Engagement of β1 integrins by Y. pseudotuberculosis triggers efficient recruitment of Rac1 to nascent phagosomal membranes, resulting in localized accumulation of the activated GTPase, as determined by FRET4 analysis (2). Although the most attractive model for Rac1 function at the phagocytic cup is that localized activation of Rac1 occurs at sites of receptor engagement, it is possible that active Rac1 is simply delivered to these sites by release of the GTP-loaded form from their soluble RhoGDI-bound complexes in the host cell cytoplasm. The latter possibility was suggested from a study in which fibronectin-coated beads were used to challenge cultured cells (14). This raises the possibility that Rac1-GTP can be sequestered by cytosolic RhoGDI and then directly delivered to the site of receptor clustering without a membrane-dependent activation step.

An additional mechanism for regulating the activity of Rac1 has been proposed. Gel filtration studies and co-immunoprecipitation experiments indicated that the polybasic region (PBR) at the COOH terminus of Rac1 mediates self-association of Rac1 (21). This self-association is independent of the nucleotide status of Rac1. It has been suggested that PBR-mediated self-association potentiates Rac1-GTP to activate effectors, based on the observation that Rac1 derivatives lacking the PBR are defective for activation of the serine/threonine kinase PAK1 (21). If local engagement of β1 integrin receptors indeed triggers a localized RhoGDI release from Rac1, there should also be an induction of Rac1 self-association at the sites of integrin engagement.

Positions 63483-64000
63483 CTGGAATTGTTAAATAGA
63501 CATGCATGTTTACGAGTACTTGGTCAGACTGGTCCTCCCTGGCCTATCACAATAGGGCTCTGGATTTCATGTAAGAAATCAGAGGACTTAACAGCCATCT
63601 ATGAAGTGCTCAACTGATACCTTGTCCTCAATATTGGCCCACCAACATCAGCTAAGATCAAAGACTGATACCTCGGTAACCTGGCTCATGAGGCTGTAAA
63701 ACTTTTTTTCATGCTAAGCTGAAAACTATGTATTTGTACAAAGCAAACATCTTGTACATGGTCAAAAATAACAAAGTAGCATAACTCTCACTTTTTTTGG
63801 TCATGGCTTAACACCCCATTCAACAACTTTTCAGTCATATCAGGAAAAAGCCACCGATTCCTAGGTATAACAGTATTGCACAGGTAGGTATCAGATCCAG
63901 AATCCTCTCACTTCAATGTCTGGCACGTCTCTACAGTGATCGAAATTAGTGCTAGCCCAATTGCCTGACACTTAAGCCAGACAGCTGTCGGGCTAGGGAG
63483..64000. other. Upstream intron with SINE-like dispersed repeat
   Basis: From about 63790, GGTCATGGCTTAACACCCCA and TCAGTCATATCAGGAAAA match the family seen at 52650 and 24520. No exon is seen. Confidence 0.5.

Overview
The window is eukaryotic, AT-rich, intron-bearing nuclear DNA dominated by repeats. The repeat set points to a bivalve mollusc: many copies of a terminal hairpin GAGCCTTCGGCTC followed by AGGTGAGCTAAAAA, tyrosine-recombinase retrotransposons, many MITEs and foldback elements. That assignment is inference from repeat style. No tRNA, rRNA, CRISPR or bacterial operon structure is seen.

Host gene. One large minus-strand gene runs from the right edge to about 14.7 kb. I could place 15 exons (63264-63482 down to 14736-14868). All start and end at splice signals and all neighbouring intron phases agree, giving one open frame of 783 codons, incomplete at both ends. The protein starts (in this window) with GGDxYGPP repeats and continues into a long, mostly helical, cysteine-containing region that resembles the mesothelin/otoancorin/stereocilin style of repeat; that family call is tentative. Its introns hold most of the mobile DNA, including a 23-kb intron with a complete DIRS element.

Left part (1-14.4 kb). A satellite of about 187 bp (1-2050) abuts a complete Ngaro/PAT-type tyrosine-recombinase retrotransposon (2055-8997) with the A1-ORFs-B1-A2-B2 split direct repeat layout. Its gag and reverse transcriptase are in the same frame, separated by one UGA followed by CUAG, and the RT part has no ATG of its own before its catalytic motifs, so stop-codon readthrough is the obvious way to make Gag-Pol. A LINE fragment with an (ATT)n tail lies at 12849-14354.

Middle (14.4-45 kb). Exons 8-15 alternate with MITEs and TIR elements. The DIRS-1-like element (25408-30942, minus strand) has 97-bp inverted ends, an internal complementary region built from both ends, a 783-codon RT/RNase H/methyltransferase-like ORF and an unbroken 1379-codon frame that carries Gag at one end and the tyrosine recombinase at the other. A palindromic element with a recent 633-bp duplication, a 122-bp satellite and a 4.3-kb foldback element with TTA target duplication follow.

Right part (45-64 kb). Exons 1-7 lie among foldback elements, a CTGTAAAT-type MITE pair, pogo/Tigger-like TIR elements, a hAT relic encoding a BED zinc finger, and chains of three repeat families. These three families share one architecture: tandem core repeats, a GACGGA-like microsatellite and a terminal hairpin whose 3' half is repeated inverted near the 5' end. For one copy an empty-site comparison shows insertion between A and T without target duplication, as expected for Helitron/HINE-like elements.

In this report, we investigate the role of the PBR in supporting invasin-mediated uptake of Y. pseudotuberculosis and identify sequence elements that are important for Rac1 self-association. Using derivatives that allow membrane localization of Rac1 without the presence of the PBR, we provide evidence that the role of this sequence in the uptake process appears to be independent of its role in self-association, presumably because the PBR is necessary to interact with downstream effectors or guanine nucleotide exchange factors.